There is an old song that comes to mind, and I am not sure I remember all the words correctly, but in essence it says, “What the world needs now is love, sweet love; no, not just for some, but for everyone.”
When I look around at our world today observing its condition, I can say that those are true words. Agape, the God-kind of love, needs to be experienced by everyone. Yet we seem to fall short of its definition.
First Corinthians 13 gives us a good definition of what love is — and is not. “Love suffers long and is kind, love does not envy, love does not parade itself, is not puffed up. Does not behave rudely, does not seek its own, is not provoked, thinks no evil. Does not rejoice in iniquity, but rejoices in the truth. Bears all things, believes all things, hopes all things, endures all things. Love never fails, but whether there are prophecies, they will fail; whether there are tongues, they will cease; whether there is knowledge, it will vanish away.
So whatever we do in word or deed, the foundation of our actions should be love. The Greek language gives three definitions for love, and a fourth has been added.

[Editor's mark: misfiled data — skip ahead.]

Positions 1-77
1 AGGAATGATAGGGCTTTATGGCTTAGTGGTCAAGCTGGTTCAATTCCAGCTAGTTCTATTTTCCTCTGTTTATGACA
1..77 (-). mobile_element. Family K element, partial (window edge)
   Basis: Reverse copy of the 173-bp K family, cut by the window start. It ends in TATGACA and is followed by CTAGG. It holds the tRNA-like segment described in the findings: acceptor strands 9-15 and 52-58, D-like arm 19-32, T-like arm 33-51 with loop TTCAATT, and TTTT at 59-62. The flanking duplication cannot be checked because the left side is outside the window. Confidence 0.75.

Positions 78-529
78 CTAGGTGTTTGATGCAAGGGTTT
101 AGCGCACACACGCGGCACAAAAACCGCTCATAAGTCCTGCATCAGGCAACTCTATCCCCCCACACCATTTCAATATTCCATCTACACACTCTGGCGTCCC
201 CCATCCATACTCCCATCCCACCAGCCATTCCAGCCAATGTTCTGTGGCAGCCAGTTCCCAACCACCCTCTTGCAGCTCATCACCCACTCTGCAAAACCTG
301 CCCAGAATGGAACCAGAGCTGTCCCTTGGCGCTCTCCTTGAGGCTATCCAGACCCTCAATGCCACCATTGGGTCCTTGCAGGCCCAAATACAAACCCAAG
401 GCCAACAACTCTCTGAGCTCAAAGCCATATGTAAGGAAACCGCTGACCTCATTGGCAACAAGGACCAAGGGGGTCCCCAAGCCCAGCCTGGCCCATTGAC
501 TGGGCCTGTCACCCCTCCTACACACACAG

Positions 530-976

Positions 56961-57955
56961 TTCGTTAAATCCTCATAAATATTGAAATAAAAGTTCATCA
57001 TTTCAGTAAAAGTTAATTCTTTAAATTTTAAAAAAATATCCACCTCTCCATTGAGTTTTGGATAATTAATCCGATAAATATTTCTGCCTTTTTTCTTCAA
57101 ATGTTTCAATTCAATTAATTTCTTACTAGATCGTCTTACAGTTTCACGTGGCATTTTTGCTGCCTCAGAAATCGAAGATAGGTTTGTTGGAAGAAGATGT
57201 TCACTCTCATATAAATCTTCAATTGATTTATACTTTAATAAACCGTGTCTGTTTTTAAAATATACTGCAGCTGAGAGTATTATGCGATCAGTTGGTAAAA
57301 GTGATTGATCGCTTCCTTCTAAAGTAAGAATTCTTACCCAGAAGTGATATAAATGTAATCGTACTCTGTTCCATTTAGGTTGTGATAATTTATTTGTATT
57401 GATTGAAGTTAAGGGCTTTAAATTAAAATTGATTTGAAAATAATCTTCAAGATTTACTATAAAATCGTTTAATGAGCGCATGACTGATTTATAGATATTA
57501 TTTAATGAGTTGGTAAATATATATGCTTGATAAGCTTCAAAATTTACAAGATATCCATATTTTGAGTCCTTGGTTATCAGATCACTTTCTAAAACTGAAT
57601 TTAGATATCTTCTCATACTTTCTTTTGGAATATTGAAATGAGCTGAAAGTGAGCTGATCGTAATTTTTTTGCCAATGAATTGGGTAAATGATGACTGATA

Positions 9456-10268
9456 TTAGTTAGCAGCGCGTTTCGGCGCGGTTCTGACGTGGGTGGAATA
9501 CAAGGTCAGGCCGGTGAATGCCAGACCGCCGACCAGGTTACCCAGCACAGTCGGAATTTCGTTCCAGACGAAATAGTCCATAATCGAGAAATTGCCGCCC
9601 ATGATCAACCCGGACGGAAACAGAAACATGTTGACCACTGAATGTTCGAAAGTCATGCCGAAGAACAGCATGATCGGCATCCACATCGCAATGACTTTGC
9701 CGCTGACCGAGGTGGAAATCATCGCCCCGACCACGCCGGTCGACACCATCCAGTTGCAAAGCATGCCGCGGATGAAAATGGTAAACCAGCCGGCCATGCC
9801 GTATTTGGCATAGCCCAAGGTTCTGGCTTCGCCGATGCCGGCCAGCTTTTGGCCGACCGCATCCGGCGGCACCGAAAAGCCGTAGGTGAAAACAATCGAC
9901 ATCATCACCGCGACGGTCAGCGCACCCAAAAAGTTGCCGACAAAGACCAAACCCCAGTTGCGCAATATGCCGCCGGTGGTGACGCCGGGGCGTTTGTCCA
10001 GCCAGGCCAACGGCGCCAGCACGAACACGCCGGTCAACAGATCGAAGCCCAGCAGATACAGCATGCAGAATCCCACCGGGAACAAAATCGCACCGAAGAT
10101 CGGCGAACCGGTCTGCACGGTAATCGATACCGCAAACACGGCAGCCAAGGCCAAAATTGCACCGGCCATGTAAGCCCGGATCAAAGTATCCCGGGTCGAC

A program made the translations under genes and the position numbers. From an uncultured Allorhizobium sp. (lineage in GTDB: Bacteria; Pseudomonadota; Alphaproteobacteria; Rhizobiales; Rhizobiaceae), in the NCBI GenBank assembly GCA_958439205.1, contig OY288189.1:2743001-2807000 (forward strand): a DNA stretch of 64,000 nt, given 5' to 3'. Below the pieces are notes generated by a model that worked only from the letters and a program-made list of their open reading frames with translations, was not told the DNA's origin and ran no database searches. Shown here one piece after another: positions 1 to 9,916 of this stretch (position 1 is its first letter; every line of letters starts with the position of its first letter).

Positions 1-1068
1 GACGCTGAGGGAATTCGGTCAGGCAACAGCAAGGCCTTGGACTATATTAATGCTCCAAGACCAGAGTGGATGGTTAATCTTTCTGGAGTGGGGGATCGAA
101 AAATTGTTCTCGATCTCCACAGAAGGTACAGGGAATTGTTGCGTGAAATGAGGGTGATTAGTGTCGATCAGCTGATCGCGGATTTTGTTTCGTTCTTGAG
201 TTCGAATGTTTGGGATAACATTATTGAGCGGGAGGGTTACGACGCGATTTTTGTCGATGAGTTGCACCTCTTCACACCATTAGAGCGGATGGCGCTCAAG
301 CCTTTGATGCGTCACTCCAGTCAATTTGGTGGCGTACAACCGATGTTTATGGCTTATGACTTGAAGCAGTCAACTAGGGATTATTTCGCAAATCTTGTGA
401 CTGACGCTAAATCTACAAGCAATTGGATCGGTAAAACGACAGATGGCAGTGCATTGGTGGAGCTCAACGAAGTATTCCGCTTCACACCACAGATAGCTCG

Phileo love is a brotherly love, a warm affection between each other.
Eros, or erotic, is a love that is normally expressed in the bonds of a marriage. Stergo is a love experienced among family members.
Agape love stands the test because all the others are done by our standards, but agape love holds a higher standard to love unconditionally.
This love is unique in that in order for it to be accomplished effectively, we must love God first and he, in turn, teaches us how to love each other unconditionally. Jesus said, “This is my commandment, that you love one another as I have loved you” (John 15:12).
Now that’s a big command, for he gave his life for us. He loved us when we were, as the saying goes, tore up from the floor up. Even when he was being crucified, Jesus forgave his accusers.
Now that’s agape love, and it can be accomplished through mankind. When we humble ourselves and receive Christ as our personal Lord and Savior, we acquire the fruit of the Spirit, which is love, whose attributes are joy, peace, long-suffering, kindness, goodness, faithfulness, gentleness and self-control (Galatians 5:22-23). In other words, we take on the image of Christ.
We then are led by his Holy Spirit, and our actions begin to change toward being more Christ-like. We then begin walking in the God-kind of love (agape), loving people and having a concern for the conditions of mankind. We will then be like apostle Paul when he declared, “Nothing shall separate us from the love of God, which is in Christ Jesus our Lord” (Romans 8:39).
Therefore, let us strive to be perfected in agape love.
Edwards is the pastor of Agape Christian Fellowship Church and a member of the United Ministerial Alliance.